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  • Methods of hydrogen storage for subsequent use span many approaches,

  • including high pressures, cryogenics, and chemical compounds that reversibly

  • release H2 upon heating. Underground hydrogen storage is useful to provide

  • grid energy storage for intermittent energy sources, like wind power, as well

  • as providing fuel for transportation, particularly for ships and airplanes.

  • Most research into hydrogen storage is focused on storing hydrogen as a

  • lightweight, compact energy carrier for mobile applications.

  • Liquid hydrogen or slush hydrogen may be used, as in the Space Shuttle. However

  • liquid hydrogen requires cryogenic storage and boils around 20.268 K.

  • Hence, its liquefaction imposes a large energy loss. The tanks must also be well

  • insulated to prevent boil off but adding insulation increases cost. Liquid

  • hydrogen has less energy density by volume than hydrocarbon fuels such as

  • gasoline by approximately a factor of four. This highlights the density

  • problem for pure hydrogen: there is actually about 64% more hydrogen in a

  • liter of gasoline than there is in a liter of pure liquid hydrogen. The

  • carbon in the gasoline also contributes to the energy of combustion.

  • Compressed hydrogen, by comparison, is stored quite differently. Hydrogen gas

  • has good energy density by weight, but poor energy density by volume versus

  • hydrocarbons, hence it requires a larger tank to store. A large hydrogen tank

  • will be heavier than the small hydrocarbon tank used to store the same

  • amount of energy, all other factors remaining equal. Increasing gas pressure

  • would improve the energy density by volume, making for smaller, but not

  • lighter container tanks. Compressed hydrogen costs 2.1% of the energy

  • content to power the compressor. Higher compression without energy recovery will

  • mean more energy lost to the compression step. Compressed hydrogen storage can

  • exhibit very low permeation. Automotive Onboard hydrogen storage

  • Targets were set by the FreedomCAR Partnership in January 2002 between the

  • United States Council for Automotive Research and U.S. DOE. The 2005 targets

  • were not reached in 2005. The targets were revised in 2009 to reflect new data

  • on system efficiencies obtained from fleets of test cars. The ultimate goal

  • for volumetric storage is still above the theoretical density of liquid

  • hydrogen. It is important to note that these

  • targets are for the hydrogen storage system, not the hydrogen storage

  • material. System densities are often around half those of the working

  • material, thus while a material may store 6 wt% H2, a working system using

  • that material may only achieve 3 wt% when the weight of tanks, temperature

  • and pressure control equipment, etc., is considered.

  • In 2010, only two storage technologies were identified as being susceptible to

  • meet DOE targets: MOF-177 exceeds 2010 target for volumetric capacity, while

  • cryo-compressed H2 exceeds more restrictive 2015 targets for both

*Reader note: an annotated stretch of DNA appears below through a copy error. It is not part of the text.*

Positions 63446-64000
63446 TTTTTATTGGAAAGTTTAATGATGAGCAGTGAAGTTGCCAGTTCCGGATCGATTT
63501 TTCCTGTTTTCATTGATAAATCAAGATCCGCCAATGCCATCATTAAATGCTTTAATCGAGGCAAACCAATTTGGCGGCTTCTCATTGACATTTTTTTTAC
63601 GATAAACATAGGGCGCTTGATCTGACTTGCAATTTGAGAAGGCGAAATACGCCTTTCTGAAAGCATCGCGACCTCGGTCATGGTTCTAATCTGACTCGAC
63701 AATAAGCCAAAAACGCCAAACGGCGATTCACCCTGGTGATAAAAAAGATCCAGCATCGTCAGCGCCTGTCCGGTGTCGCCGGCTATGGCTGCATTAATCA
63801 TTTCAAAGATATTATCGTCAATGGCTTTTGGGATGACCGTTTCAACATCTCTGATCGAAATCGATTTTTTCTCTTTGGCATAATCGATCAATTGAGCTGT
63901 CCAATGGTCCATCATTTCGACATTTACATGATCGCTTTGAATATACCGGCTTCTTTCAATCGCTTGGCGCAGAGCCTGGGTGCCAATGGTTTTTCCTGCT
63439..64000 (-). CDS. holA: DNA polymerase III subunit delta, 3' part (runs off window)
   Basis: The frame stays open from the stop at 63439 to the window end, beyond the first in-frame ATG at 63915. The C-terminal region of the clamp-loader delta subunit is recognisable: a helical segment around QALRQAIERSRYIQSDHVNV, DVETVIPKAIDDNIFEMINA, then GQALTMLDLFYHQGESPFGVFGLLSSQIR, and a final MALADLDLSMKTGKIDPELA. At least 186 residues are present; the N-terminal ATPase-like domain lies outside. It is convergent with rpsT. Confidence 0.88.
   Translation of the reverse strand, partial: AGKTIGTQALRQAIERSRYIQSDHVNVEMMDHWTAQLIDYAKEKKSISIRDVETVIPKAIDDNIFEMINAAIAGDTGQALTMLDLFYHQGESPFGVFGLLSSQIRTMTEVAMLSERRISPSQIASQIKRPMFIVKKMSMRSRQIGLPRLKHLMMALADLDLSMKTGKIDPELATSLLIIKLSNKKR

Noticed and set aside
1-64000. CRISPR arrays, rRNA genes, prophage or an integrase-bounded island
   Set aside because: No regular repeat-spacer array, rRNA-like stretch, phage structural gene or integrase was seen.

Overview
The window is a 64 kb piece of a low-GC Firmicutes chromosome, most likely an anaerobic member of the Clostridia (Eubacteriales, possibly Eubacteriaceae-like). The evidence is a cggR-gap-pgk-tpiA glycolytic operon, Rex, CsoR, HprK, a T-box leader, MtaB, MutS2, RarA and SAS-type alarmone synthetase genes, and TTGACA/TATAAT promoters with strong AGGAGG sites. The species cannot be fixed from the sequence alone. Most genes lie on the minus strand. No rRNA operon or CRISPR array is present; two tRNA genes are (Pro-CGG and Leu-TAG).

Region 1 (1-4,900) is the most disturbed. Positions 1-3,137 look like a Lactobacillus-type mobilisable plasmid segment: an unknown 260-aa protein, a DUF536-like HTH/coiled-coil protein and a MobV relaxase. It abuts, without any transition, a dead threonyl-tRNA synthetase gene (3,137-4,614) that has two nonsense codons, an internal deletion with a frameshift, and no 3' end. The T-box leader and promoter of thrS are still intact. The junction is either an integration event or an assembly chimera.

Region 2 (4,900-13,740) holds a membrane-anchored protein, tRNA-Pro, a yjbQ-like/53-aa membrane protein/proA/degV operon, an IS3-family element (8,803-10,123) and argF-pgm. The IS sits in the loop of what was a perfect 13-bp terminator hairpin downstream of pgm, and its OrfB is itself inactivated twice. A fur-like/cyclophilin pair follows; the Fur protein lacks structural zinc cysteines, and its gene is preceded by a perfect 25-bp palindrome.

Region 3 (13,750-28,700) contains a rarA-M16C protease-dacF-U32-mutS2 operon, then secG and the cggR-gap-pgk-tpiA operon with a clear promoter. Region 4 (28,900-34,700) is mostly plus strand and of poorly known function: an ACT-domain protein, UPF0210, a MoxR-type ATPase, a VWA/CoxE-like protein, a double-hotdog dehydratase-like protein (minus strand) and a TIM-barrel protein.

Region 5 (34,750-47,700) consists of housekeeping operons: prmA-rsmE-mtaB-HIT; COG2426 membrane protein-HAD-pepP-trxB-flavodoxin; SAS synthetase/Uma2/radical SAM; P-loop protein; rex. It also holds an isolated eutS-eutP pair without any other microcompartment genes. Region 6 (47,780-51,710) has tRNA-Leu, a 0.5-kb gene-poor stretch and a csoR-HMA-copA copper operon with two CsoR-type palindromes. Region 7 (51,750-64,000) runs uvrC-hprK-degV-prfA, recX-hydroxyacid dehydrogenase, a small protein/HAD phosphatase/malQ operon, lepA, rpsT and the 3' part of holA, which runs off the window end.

• gravimetric and volumetric capacity. = Established technologies =

  • Compressed hydrogen Compressed hydrogen is the gaseous state

  • of the element hydrogen which is kept under pressure. Compressed hydrogen in

  • hydrogen tanks at 350 bar and 700 bar is used for hydrogen tank systems in

  • vehicles, based on type IV carbon-composite technology. Car

  • manufacturers have been developing this solution, such as Honda or Nissan.

  • Liquid hydrogen BMW has been working on liquid tank for

  • cars, producing for example the BMW Hydrogen 7.

  • = Proposals and research = Hydrogen storage technologies can be

  • divided into physical storage, where hydrogen molecules are stored, and

  • chemical storage, where hydrides are stored.

  • Chemical storage Chemical storage could offer high

  • storage performance due to the strong interaction. However, the regeneration

  • of storage material is still an issue. A large number of chemical storage systems

  • are under investigation, which involve hydrolysis reactions,

  • hydrogenation/dehydrogenation reactions, ammonia borane and other boron hydrides,

  • ammonia, and alane etc. = Metal hydrides =

  • Metal hydrides, such as MgH2, NaAlH4, LiAlH4, LiH, LaNi5H6, TiFeH2 and

  • palladium hydride, with varying degrees of efficiency, can be used as a storage

  • medium for hydrogen, often reversibly. Some are easy-to-fuel liquids at ambient

  • temperature and pressure, others are solids which could be turned into

  • pellets. These materials have good energy density by volume, although their

  • energy density by weight is often worse than the leading hydrocarbon fuels.

  • Most metal hydrides bind with hydrogen very strongly. As a result, high

  • temperatures around 120 °C – 200 °C are required to release their hydrogen

  • content. This energy cost can be reduced by using alloys which consists of a

  • strong hydride former and a weak one such as in LiNH2, LiBH4 and NaBH4. These

  • are able to form weaker bonds, thereby requiring less input to release stored

  • hydrogen. However, if the interaction is too weak, the pressure needed for

  • rehydriding is high, thereby eliminating any energy savings. The target for

  • onboard hydrogen fuel systems is roughly

Methods of hydrogen storage for subsequent use span many approaches,

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B2 hydrogen storage energy density compressed liquid

Hydrogen storage

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    songwen8778 posted on 2016/07/22
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